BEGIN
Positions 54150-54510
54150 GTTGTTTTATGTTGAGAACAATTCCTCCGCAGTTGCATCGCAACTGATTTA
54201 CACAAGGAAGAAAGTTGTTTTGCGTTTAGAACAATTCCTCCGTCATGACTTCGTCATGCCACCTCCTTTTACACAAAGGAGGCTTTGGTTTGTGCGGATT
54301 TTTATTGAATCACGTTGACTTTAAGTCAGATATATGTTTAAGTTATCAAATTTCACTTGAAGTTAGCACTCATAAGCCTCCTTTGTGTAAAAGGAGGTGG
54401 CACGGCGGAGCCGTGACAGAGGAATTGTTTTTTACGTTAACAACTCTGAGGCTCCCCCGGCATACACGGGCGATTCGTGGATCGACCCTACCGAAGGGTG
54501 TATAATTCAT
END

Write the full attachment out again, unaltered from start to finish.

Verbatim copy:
Positions 54150-54510
54150 GTTGTTTTATGTTGAGAACAATTCCTCCGCAGTTGCATCGCAACTGATTTA
54201 CACAAGGAAGAAAGTTGTTTTGCGTTTAGAACAATTCCTCCGTCATGACTTCGTCATGCCACCTCCTTTTACACAAAGGAGGCTTTGGTTTGTGCGGATT
54301 TTTATTGAATCACGTTGACTTTAAGTCAGATATATGTTTAAGTTATCAAATTTCACTTGAAGTTAGCACTCATAAGCCTCCTTTGTGTAAAAGGAGGTGG
54401 CACGGCGGAGCCGTGACAGAGGAATTGTTTTTTACGTTAACAACTCTGAGGCTCCCCCGGCATACACGGGCGATTCGTGGATCGACCCTACCGAAGGGTG
54501 TATAATTCAT